From the evidence before the court this defendant committed a planned, deliberate and vicious killing of an innocent human being merely for the purpose of robbery to satisfy his personal desire for a little money. He is fortunate that the jury was unable to agree on the death penalty.

After careful examination of the entire record, and each of the defendant's assignments of error, we hold the defendant received a fair trial free from prejudicial error. Therefore the trial, verdict and judgment will be upheld.

No error.

EXUM, Justice, dissenting.

General Statute 15A-2000 contemplates a bifurcated trial procedure wherein the jury's determination of a defendant's guilt or innocence in a capital case is separate and independent from its later imposition of punishment should guilt be found. Under these circumstances, to permit the state to challenge an unlimited number of veniremen at the guilt phase of the trial for no "cause" other than that they would refuse to consider capital punishment at the sentencing phase works a systematic exclusion from jury service of that class of persons whose opposition to the death penalty precludes their vote for its imposition. Such an exclusion attains constitutional significance when it is shown that the members of the class excluded tend to share a commonality of interests and attitudes not represented on the remaining jury panel. I believe that defendant's evidence in this case has sufficiently demonstrated that persons who strongly oppose the death penalty constitute a group "cognizable" for purposes of jury selection analysis. The state has failed to provide adequate justification for the purposeful exclusion of this group on the guilt phrase of the trial. The result is that defendant has been deprived, on the guilt phase of the case, of a venire composed of a fair and representative cross section of the community in violation of his constitutional jury trial rights guaranteed by the Sixth Amendment to the United States Constitution and by Article I, Section 24, of the North Carolina Constitution. Consequently, I respectfully dissent from that portion of the majority opinion which holds to the contrary and vote for a new trial.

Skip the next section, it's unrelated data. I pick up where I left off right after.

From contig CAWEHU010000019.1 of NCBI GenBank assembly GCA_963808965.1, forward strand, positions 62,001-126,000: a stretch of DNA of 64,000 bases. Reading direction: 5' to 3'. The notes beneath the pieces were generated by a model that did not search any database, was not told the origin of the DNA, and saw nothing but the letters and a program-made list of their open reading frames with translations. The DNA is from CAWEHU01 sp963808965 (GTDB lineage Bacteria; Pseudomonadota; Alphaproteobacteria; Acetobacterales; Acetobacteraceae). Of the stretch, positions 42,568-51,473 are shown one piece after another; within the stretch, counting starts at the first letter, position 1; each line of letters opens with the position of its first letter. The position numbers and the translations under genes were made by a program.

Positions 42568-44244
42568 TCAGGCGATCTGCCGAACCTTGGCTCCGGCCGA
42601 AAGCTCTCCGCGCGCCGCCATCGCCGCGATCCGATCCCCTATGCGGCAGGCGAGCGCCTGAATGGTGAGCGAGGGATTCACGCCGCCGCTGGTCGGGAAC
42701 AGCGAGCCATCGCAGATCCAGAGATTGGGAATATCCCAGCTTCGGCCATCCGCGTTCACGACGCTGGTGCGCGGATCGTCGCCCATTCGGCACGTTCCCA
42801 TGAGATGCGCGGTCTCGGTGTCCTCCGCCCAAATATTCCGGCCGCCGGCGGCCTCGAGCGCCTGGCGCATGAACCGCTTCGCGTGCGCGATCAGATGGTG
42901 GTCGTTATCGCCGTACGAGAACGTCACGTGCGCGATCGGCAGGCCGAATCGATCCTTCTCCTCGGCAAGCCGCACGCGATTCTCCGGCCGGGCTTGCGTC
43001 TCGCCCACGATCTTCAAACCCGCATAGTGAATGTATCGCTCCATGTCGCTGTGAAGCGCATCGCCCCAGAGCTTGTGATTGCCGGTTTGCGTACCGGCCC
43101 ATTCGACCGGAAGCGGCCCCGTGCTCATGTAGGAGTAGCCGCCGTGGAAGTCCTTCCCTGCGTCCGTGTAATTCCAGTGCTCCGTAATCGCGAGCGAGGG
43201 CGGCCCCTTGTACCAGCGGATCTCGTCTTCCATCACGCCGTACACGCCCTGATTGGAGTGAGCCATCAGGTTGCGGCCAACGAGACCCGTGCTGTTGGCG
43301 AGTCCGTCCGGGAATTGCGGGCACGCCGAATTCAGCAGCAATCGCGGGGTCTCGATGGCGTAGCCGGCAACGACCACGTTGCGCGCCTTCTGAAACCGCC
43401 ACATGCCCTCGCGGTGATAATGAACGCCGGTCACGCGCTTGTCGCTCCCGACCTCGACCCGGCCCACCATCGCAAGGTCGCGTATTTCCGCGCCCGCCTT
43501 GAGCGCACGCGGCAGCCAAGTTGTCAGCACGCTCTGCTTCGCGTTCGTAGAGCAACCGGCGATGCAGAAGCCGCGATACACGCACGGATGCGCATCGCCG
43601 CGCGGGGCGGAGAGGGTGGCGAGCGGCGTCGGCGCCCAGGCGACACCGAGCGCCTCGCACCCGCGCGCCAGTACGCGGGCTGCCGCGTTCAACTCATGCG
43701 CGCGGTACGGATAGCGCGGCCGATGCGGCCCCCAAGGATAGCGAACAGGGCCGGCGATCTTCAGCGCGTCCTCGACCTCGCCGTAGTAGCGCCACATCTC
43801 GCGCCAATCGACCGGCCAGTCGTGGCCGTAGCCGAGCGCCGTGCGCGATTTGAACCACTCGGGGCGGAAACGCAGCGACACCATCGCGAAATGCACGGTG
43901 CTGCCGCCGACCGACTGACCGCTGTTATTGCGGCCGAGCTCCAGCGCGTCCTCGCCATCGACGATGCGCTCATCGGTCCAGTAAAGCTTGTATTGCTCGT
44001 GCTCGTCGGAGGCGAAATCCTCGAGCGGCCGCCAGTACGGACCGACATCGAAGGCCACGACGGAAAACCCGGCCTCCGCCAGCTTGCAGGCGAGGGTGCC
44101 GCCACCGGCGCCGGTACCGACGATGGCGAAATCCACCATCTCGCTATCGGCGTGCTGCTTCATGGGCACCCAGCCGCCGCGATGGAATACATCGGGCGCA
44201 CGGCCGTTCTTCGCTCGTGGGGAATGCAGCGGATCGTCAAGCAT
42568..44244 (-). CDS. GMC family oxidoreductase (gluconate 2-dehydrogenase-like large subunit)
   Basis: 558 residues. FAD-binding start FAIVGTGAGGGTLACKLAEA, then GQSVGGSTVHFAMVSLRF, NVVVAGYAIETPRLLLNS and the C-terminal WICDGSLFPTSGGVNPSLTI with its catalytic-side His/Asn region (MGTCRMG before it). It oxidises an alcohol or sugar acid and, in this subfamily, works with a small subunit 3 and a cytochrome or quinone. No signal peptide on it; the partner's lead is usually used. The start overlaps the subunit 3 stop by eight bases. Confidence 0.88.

"It is part of the established tradition in the use of juries as instruments of public justice that the jury be a body truly representative of the community." Smith v. Texas, 311 U.S. 128, 130, 61 S. Ct. 164, 165, 85 L. Ed. 84 (1940). Community representation is required because the very purpose of the jury system is to temper the application of the law with the "commonsense judgment of the community." Taylor v. Louisiana, 419 U.S. 522, 530, 95 S. Ct. 692, 42 L. Ed. 2d 690 (1975). Thus, in a criminal case, "the essential feature of a jury obviously lies in the interposition between the *812 accused and his accuser of the commonsense judgment of a group of laymen, and in the community participation and shared responsibility that results from that group's determination of guilt or innocence." Williams v. Florida, 399 U.S. 78, 100, 90 S. Ct. 1893, 1906, 26 L. Ed. 2d 446 (1970). It is for this reason that the Sixth Amendment right to a jury trial[1] guarantees the selection of a petit jury from a "a representative cross section of the community." Taylor v. Louisiana, supra, 419 U.S. at 528, 95 S. Ct. at 697. No less, I believe, can be said of the jury trial guarantee in Article I, Section 24, of the North Carolina Constitution.

There is, of course, no constitutional requirement that a petit jury actually chosen from a representative venire provide a perfect mirror of the community's diversity. The right to a jury trial is not a right to have every jury contain representatives of all the economic, social, religious, racial, political, and geographic groups of the community. But it is a right to have prospective jurors selected "without systematic and intentional exclusion of any of these groups." Thiel v. Southern Pacific Co., 328 U.S. 217, 220, 66 S. Ct. 984, 985, 90 L. Ed. 1181 (1946). The Sixth Amendment comprehends at the least a set of jury selection procedures which will ensure "a fair possibility for obtaining a representative cross section of the community." Williams v. Florida, supra, 399 U.S. at 100, 90 S. Ct. at 1906. (Emphasis supplied.) This possibility is destroyed by any process which leads to the systematic exclusion of "identifiable segments playing major roles in the community." Taylor v. Louisiana, supra, 419 U.S. at 530, 95 S. Ct. at 698; see also Peters v. Kiff, 407 U.S. 493, 500, 92 S. Ct. 2163, 33 L. Ed. 2d 83 (1972); State v. Robertson, 284 N.C. 549, 552, 202 S.E.2d 157, 160 (1974).

Duren v. Missouri, 439 U.S. 357, 99 S. Ct. 664, 58 L. Ed. 2d 579 (1979), held, as the majority notes, that in order for a defendant to make out a fair cross section violation under the Sixth Amendment he must show, id. at 364, 99 S. Ct. at 668, 58 L.Ed.2d at 587: